Badlands in Hungary
January 09, 2011
The photo above shows a unique badlands northeast of Budapest, Hungary. This area is one of Europe’s largest basalt plateaus and was formed about 15 million years ago during the Middle Miocene period when it was covered by the Paratethys sea. Over the eons, rainfall has dissected the surface. The exposed rock is composed of small pumice fragments and particles of rhyolitic tuff. The tuff is rare in Europe because of its bare, fissured surface, jointed grooves and deep, erosional gullies. These badlands are part of the Novohrad - Nograd Geopark, covering an area of about 610 sq mi (1,587 sq km) including parts of Slovakia as well as Hungary. The park is also of interest for its wealth of fossils. Like similar badlands of North and South Dakota, Oregon, central Italy and the Cappadocia area of Turkey, the scenery can be quite dramatic. Photo taken on April 24, 2009.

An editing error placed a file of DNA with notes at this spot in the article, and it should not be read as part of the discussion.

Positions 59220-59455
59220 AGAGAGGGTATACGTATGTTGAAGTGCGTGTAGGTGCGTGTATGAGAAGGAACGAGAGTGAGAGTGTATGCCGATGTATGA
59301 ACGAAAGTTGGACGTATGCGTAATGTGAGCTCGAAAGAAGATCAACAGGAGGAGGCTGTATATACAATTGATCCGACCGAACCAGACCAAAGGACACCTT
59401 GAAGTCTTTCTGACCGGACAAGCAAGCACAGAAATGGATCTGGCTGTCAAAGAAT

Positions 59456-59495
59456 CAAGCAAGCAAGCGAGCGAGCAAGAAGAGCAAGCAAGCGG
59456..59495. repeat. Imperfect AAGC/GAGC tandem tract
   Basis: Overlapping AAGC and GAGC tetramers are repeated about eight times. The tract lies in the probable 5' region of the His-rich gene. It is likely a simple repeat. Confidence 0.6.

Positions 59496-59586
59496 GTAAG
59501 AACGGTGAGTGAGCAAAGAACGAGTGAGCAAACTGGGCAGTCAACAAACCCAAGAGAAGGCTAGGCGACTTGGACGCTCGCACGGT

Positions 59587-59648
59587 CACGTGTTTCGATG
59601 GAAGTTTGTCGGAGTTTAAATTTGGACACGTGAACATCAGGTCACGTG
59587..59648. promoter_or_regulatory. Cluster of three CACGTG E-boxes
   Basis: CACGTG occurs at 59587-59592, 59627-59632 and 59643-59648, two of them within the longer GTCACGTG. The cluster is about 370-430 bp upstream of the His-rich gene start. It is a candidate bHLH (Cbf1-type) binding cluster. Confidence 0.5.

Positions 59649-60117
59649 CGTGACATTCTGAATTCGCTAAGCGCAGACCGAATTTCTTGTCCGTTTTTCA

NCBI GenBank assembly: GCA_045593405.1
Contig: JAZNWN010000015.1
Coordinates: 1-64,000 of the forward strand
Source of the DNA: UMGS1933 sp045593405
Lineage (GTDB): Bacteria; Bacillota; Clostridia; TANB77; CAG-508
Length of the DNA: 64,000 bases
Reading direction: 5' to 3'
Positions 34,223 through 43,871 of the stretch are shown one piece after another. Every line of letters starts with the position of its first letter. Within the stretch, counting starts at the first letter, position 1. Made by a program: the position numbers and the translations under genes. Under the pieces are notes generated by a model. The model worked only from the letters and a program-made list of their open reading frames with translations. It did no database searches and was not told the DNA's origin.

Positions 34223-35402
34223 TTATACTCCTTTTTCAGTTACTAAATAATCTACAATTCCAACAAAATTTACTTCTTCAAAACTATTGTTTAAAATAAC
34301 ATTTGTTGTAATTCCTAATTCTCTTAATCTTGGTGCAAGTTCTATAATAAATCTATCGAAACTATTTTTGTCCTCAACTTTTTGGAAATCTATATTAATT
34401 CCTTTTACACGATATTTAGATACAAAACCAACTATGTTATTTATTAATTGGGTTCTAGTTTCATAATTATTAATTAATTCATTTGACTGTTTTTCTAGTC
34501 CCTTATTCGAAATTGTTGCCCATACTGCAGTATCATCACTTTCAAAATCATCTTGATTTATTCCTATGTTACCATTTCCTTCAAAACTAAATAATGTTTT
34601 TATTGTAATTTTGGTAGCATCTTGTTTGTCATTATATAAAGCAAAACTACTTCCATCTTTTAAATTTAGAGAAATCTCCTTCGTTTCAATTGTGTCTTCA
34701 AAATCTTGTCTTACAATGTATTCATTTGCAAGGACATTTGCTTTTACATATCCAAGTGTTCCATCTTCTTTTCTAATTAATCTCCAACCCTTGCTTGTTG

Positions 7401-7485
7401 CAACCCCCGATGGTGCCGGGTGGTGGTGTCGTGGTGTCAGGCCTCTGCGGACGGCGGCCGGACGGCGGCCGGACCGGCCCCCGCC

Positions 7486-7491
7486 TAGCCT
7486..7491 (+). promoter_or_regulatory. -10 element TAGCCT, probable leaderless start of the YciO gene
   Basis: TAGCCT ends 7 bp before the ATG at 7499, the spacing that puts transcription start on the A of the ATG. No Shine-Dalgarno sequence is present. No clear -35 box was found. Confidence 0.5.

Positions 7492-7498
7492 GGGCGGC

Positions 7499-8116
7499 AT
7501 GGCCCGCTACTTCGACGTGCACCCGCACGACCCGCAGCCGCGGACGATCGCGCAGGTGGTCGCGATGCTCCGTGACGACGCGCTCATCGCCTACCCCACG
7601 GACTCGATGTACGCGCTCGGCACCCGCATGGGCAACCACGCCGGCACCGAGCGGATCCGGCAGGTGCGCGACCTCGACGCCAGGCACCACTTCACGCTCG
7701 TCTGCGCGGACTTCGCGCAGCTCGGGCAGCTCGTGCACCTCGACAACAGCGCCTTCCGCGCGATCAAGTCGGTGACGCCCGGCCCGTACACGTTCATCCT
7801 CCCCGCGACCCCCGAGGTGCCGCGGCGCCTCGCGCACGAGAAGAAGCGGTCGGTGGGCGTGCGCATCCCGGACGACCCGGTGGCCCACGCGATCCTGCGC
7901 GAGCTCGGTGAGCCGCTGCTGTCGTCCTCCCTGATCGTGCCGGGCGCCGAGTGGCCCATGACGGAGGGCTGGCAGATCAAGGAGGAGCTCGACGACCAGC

Photo details: Fuji Finepix S9600 digital camera; ISO 80; f/5,7; 1/500 second exposure; focal length 28 mm; five picture panorama.